Would tinkering with the proteins in this cycle mess with sleep? Indeed, flies without NLaz, GLaz, or Drp1 in either neurons or glia cell slept less, and the shut-eye they got was fragmented. The same happened when the scientists suppressed genes that break down fatty acids, in glia.

Interrupted sleep cycles have been linked to an increased risk of AD and worse amyloid pathology (Feb 2017 news; Apr 2018 news). Even cognitively normal older adults with one or two copies of the AD risk gene APOE4 have disrupted sleep (Blackman et al., 2022). In fruit flies expressing human APOE4 instead of GLaz, glia poorly accumulated lipid droplets, which hastened neurodegeneration (Liu et al., 2017). Julia TCW of Boston University takes these results, and Sehgal’s, to mean that ApoE4 hobbles the neuron-glia lipid shuttle, which might triggers sleep problems and neuronal damage in people.

Russell Swerdlow, Kansas University Medical Center, Kansas City, noted that sleep troubles seem to start early in the AD trajectory; he attributes this primarily to floundering mitochondria. “Sleep disruption may prove to be less of a driver of AD, and more a consequence of mitochondrial strain,” he wrote (full comment below).—Chelsea Weidman Burke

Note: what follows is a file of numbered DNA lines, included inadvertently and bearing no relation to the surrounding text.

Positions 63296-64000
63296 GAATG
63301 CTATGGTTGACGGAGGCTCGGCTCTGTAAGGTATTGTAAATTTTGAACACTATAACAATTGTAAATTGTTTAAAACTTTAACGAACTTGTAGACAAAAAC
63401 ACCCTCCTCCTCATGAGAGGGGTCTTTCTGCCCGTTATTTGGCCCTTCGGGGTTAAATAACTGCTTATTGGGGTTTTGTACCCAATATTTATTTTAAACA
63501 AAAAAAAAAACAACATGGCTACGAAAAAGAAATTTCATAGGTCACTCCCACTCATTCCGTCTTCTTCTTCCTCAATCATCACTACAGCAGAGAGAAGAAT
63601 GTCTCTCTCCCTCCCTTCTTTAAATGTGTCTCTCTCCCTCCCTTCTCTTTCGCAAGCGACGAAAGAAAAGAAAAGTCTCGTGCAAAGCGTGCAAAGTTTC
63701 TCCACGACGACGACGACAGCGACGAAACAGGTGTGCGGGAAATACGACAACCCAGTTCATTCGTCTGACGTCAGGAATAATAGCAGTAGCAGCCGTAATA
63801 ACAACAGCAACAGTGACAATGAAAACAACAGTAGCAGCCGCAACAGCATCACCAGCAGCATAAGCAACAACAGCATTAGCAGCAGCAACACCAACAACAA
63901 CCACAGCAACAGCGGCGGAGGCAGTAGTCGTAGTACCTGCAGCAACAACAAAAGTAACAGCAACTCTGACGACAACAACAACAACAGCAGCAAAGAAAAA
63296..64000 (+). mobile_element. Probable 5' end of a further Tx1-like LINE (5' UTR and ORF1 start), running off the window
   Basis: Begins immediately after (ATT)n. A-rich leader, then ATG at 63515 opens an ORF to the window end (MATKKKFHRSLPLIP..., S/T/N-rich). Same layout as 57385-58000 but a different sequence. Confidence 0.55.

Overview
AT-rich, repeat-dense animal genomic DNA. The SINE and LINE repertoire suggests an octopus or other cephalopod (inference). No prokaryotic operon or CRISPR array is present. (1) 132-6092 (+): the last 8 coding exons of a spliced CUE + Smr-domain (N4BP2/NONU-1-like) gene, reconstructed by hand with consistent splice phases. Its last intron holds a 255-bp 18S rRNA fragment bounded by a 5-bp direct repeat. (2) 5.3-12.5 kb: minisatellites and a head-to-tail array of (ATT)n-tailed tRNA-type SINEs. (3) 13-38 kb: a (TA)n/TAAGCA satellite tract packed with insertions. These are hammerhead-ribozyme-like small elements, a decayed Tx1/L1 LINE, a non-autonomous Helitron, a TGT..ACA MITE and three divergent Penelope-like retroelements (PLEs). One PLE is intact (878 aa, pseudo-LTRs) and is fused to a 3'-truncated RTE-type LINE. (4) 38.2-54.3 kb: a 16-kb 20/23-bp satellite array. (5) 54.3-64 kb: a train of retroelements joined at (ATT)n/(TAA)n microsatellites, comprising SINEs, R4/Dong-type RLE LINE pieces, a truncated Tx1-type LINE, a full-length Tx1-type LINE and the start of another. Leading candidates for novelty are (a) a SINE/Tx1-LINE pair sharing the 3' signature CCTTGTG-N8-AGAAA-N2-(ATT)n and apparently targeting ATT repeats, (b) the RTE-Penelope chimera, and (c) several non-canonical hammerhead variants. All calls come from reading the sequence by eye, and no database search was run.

1. This is a fantastic study. It addresses fundamental issues of brain bioenergetic metabolism that relate and link to several AD-relevant phenomena, including neuron-glia interplay, apolipoprotein E biology, lipid metabolism, oxidative stress, circadian rhythms, sleep, and mitochondrial biology. While “mitochondriacs” will find the overall findings unsurprising, it is nevertheless quite exciting to see the connections between mitochondria and sleep laid out at this level of detail. It is thrilling to think about how this system arose through evolution and how it ties to AD.

    In general, we continuously run our neuron mitochondria when awake, which initiates the need for regular mitochondrial and probably general cell tune-ups. To accomplish this, worn-out, likely oxidized neuron membrane material is shipped to astrocytes through an ApoE-dependent transfer event, and the transferred membrane is first stored and then catabolized through fatty acid beta oxidation in astrocyte mitochondria.

    To better understand the need for this neuron-astrocyte interaction, one needs to know that neuron mitochondria are not wired to perform fatty acid oxidation. The astrocyte mitochondria fatty acid catabolism event happens during sleep, and neuron mitochondria also take advantage of the sleep-related downtime to repair themselves. By the time awakening occurs, the neuron mitochondria are ready to go another round, and the bioenergetic metabolism-oxidized fatty acid byproducts have been eliminated and likely even recycled. For all this to happen, of course, we simply need to sleep.